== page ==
South London teen sensation Jamie Isaac is a massively exciting prospect, especially in the circles where James Blake is king. Isaac hawks a similar kind of neo-soul pop, tinged with post-dubstep electronics and sparse xx-style melodies; however, despite some flagrant similarities with the scene’s signature sound, Isaac is able to carve his own nook to nestle in.
The 19-year-old yoinks morsels from classic jazz and vintage pop. Though it’s atmospheric, piano-led and emotionally-wrought, Isaac prefers a silkier, silver-screen daub as opposed to the esoteric sturm-und-drang and, more recently, hip-hop inspired tableaux. There’s a contented grace within his sounds, a luxury found in singers like Jessica Rabbit; it’s emotive balladry, but there’s confidence. A more apt term might be post-lounge. “She Dried”, revelling in dank-drip ambience and trip-hop beats, is riddled with fragmented piano and elusive, stretched vox. Isaac manages to sound infinitely distant and whispering-in-your-ear close at the same time, and he coos, with a sobbing slur, from multiple locations. It’s like he’s serenading you from inside your skull. It’s got some elements of neo-classicism too, and a handful of key changes sound like they’ve been ripped from the Romantic era. “Mother’s Love Don’t Stretch” is breathy, adorned with raspy beats and Isaac’s burnished accent. Its jazz club keys imbue the clicking rhythms with a sense of class and conjure visions of glamorous femme fatales and debonair Rat Pack-ers. Don’t let anyone tell you Isaac’s not got style. As he’s just dropped his Blue Break EP, we thought it a good idea to have a chat and see what he’s up to. Turns out he’s up to a lot.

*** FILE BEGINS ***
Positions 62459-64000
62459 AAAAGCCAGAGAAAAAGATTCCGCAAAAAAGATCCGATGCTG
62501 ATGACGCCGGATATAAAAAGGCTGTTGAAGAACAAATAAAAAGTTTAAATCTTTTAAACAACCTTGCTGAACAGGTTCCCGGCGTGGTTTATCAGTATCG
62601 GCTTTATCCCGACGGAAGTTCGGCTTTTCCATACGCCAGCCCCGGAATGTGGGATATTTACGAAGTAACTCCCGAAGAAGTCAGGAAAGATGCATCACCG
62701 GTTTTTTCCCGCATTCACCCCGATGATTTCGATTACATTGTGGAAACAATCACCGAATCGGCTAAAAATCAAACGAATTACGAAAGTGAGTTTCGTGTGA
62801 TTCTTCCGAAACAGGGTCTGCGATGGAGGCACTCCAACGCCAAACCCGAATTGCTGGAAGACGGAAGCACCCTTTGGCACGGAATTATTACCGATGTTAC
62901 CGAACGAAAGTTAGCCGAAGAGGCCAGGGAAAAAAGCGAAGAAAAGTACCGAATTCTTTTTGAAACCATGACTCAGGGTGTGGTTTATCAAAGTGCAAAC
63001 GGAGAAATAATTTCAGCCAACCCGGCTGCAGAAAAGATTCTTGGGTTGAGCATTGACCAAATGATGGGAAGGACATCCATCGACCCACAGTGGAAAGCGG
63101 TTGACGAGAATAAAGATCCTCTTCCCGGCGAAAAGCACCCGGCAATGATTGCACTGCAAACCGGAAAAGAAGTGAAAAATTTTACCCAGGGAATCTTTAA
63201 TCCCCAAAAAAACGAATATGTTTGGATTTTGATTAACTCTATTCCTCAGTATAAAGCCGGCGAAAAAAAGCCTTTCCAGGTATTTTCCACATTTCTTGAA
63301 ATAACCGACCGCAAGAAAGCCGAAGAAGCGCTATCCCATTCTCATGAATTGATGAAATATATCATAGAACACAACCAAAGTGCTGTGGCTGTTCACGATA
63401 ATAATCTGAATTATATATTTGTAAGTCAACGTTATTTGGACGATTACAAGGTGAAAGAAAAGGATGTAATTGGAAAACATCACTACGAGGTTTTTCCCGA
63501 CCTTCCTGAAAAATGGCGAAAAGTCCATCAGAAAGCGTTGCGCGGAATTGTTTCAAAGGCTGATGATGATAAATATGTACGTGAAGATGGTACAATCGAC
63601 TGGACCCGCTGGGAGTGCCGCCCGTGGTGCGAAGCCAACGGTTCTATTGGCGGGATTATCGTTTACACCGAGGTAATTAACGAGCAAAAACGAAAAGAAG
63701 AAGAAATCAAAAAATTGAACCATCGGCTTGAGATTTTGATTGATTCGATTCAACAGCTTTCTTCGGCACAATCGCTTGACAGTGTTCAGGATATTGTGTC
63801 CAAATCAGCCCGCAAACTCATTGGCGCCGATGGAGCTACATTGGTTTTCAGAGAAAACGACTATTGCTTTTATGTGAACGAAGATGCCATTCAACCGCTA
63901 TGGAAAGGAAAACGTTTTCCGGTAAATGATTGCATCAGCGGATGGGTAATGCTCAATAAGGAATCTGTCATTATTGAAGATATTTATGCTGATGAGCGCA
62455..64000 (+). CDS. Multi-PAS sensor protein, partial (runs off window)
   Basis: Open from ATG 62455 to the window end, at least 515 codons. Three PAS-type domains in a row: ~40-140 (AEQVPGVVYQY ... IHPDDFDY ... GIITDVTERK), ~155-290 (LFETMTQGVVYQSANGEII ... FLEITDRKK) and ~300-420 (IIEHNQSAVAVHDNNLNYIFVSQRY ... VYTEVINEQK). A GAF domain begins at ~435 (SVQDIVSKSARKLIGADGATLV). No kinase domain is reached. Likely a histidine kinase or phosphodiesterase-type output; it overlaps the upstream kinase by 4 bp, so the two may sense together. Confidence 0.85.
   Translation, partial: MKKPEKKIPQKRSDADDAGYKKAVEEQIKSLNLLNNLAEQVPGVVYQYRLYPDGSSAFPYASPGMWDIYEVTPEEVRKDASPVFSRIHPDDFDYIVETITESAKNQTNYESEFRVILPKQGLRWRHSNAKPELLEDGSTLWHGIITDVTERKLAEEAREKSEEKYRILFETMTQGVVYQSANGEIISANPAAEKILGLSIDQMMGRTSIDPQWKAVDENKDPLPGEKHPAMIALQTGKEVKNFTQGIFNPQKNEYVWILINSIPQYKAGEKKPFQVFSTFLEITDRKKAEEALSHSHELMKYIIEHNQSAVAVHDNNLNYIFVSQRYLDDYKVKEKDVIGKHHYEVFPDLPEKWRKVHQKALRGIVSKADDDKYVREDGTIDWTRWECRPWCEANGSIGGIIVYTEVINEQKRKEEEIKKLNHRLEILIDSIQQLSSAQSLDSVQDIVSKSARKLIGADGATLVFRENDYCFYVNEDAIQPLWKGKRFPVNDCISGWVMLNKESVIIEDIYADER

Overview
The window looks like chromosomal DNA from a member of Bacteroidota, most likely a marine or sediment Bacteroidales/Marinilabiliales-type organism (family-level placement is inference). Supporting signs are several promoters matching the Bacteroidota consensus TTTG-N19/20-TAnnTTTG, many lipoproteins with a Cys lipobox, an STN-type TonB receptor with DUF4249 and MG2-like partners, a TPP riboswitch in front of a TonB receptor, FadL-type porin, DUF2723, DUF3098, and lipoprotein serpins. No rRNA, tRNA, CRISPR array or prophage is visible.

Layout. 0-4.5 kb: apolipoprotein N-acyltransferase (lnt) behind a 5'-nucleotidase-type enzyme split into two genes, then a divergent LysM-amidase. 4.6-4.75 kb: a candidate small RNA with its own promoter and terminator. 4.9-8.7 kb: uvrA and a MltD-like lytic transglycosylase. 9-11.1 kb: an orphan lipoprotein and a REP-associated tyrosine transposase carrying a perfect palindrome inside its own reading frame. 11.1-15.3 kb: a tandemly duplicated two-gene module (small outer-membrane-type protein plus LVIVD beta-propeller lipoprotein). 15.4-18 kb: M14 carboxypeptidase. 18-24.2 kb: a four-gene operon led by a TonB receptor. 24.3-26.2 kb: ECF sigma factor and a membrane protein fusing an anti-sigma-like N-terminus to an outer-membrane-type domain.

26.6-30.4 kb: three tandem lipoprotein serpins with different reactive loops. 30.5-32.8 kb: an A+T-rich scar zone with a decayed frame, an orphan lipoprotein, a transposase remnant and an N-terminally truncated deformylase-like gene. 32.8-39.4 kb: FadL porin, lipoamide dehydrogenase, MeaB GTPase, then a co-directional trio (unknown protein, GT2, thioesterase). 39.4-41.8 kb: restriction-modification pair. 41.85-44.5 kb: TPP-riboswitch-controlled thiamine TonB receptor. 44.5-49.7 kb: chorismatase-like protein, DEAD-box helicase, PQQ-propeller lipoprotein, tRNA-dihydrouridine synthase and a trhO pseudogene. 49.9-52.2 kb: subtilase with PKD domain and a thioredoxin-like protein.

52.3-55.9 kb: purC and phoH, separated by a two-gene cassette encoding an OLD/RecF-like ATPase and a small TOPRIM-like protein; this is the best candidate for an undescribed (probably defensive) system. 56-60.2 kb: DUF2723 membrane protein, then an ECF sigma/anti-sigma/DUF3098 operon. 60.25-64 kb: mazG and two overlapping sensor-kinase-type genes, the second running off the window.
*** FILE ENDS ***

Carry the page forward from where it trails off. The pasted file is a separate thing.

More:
Hey Jamie – could you run us through your origin story?
I started making this music seriously back in September 2011. I was still living at home with my parents, I spent a year or so just releasing free demos online. A friend of mine was doing well, he had already released a single and an EP by then. I had the chance to go to a couple sessions with him in a studio; after that, I was meeting people who were taking an interest in my music and were willing to invest their time into helping me release my music on a physical platform, so I have a lot to thank my friends for.
What would you be doing if you weren’t making music? I have no idea what I would be doing if I were not doing music, it’s a scary thought. I’ve always been interested in film-making and script writing, and I’ve written a couple of short screenplays in my time, but nothing worth pursuing yet. Since I was small I have always wanted to become a film composer, so maybe that’s why some of my songs are quite cinematic. I’ve written at least 50 pieces of music for films, replacing their soundtrack with my own. I remember writing a piece to replace John Williams’ soundtrack for one of the Harry Potter films, but I’m not sure why I thought a 12 year-old could out-do a cinematic legend…
Why did you learn the piano, instead of, say, drums or trombone? My grandmother has a piano in her spare room, and it used to fascinate me, especially how she used to read music and play so elegantly. So I asked her to teach me some, and that’s how it started. She only really taught me “Chopsticks” but for me that was enough to get me hooked.
What do you think the instrument’s best qualities are?
It’s the warmest instrument, and at the same time, the harshest, so it’s incredibly versatile. It means you can write about about any subject and portray it really well just through the piano. I have a real love for the instrument.
How do you compose music? Do you have a process?
When I write I will usually just start on my piano, find the piano line and then record that straight in, and manipulate it how I need to, then I add the beat, and lastly the vocals. This is all over a period of maybe a month or two. It takes me a while to write songs, which can be frustrating for the people that work with me but I’m known to be a slight perfectionist.
Did you ever feel like – more so at the beginning of your career – that your age hindered you? Or did it help? Or was it completely inconsequential?